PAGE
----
Bottom-up arms control – Coalitions of the willing

Peace & Security22 Mar 2007Ko Colijn

Coalitions of the willing have been accused of undermining multilateralism. But if they work from the bottom up, they can actually strengthen global governance. Witness the efforts to ban landmines and, most recently, cluster munitions.

One of the main criticisms directed at the Bush administration has been its preference for ‘coalitions of the willing’ over multilateralism. But there are ‘good’ coalitions too. Remember the coalition of the willing that laid the basis for the 1997 treaty banning landmines.1 What began as an initiative of a few like-minded countries and NGOs is now supported by 155 states parties.2 In pursuit of the landmine ban, Canada and Norway invented their own negotiating forum, outside the structure of the United Nations, which they then took to the UN as a fait accompli.3

History seems to be repeating itself, as another coalition of the willing is taking the lead in the realm of disarmament. This time it has grown out of frustration with the inability of the UN Committee on Disarmament (CD) to reach agreement on a ban on cluster munitions.

In this case, again led by Norway, 46 countries reached political agreement on the so-called Oslo Declaration on Cluster Munitions on 22 February 2007. The Oslo conference ‘surpassed our expectations’, said Norwegian Minister of Foreign Affairs Jonas Gahr Støre. The participating countries committed themselves to concluding, by the end of 2008, ‘a legally binding international instrument that will prohibit the use, production, transfer and stockpiling of cluster munitions that cause unacceptable harm to civilians’.4 However, the Oslo conference was not attended by the United States, Russia and China, all permanent members of the UN Security Council. No surprise that they, joined by other significant states like Japan and Poland, did not sign the declaration.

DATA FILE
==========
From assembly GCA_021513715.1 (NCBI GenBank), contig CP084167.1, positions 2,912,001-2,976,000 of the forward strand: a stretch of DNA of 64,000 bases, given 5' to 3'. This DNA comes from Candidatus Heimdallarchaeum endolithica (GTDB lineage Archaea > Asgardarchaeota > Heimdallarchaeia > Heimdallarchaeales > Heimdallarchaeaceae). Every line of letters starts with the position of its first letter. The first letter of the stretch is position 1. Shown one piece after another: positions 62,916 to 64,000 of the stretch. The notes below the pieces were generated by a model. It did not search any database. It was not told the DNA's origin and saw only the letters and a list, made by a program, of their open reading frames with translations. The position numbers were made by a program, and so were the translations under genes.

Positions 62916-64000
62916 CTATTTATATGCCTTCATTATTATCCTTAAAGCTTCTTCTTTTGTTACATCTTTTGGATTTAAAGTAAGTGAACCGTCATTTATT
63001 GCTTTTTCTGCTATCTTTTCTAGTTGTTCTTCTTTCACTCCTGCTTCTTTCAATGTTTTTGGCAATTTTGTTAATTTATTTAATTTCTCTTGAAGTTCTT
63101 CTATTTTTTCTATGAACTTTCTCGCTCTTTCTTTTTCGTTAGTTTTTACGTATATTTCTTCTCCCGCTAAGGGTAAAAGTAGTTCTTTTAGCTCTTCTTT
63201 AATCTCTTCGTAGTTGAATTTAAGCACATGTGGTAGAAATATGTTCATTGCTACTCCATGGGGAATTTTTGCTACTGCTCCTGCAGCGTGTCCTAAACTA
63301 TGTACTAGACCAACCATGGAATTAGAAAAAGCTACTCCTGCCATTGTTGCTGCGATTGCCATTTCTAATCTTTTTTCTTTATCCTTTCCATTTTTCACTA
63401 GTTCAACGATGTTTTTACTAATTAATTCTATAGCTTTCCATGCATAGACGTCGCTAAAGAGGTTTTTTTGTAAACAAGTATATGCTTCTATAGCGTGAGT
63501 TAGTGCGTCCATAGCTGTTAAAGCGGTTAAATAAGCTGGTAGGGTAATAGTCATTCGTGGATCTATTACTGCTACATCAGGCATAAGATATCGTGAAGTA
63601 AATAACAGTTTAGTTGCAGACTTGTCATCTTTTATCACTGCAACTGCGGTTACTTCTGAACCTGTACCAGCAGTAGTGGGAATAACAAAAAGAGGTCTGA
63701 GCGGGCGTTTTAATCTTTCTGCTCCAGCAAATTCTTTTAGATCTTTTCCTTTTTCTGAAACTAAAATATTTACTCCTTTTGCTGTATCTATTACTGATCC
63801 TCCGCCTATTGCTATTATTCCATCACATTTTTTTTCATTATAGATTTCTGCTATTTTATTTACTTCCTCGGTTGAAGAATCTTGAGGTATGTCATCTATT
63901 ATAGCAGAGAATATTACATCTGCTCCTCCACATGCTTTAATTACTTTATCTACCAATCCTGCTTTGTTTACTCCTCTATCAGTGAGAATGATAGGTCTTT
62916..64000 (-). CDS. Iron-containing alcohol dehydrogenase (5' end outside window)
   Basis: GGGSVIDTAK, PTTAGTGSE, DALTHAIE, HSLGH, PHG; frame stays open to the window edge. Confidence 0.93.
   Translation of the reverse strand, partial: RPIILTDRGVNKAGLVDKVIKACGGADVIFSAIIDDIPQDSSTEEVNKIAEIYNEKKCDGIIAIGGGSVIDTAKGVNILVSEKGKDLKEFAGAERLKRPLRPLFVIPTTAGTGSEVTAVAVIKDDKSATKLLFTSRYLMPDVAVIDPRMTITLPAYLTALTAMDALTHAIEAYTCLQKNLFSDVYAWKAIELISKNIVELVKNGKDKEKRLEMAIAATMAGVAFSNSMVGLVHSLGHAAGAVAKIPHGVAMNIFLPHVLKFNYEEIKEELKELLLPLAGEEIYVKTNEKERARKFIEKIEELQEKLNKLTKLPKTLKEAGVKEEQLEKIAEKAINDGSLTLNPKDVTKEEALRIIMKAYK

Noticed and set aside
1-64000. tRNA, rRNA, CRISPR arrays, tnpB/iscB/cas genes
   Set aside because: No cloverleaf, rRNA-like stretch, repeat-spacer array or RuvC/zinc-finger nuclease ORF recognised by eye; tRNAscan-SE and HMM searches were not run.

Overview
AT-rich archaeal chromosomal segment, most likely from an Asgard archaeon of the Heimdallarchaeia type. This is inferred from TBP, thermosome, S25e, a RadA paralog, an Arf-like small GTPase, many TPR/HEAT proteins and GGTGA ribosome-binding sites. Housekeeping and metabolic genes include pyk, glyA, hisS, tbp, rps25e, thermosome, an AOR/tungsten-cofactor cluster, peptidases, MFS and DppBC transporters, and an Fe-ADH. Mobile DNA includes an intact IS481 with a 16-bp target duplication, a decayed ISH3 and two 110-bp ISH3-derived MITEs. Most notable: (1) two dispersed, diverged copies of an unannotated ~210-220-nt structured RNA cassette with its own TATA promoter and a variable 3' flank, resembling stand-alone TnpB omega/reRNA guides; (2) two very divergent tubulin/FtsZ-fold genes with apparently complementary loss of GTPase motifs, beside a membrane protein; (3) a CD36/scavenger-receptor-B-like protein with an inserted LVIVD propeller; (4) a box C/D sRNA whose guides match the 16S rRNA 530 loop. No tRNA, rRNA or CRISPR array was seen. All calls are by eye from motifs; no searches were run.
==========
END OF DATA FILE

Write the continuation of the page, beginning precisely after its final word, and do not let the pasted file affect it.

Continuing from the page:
Ad hoc coalitions

Both of these can be described as bottom-up arms control initiatives. They both originated from grassroots pressure groups supported by ad hoc coalitions of states that, on their own, have little impact on international security politics.

For all their weaknesses in terms of traditional power, these initiatives have been based on strong feelings of moral legitimacy and shared disgust of the object they want to see outlawed. After giving the UN a fair chance, the countries that launched the cluster munitions movement rejected the ‘royal diplomacy’ of seeking the broadest possible multilateral platform. They left the Committee on Disarmament in Geneva, thereby giving up some ‘input legitimacy’, to use the term coined by Fritz Scharpf.5 This represents, in the field of international relations, the purest and most respected procedure for achieving a goal – through international democratic institutions, in this case the Committee on Disarmament. Instead, the coalition opted to maximize its ‘output legitimacy’. Defending the urgency of a ban on this category of inhumane weapons, they chose the moral high ground and, to justify their ad hoc coalition, results over procedure. Moreover, ten years of experience with the landmine ban justified their optimism about the growth potential of the initiative. Indeed, what started out as a small coalition gradually became a multilateral effort – there are now 150+ signatories to the Convention banning landmines – putting the non-signatory states increasingly on the defensive.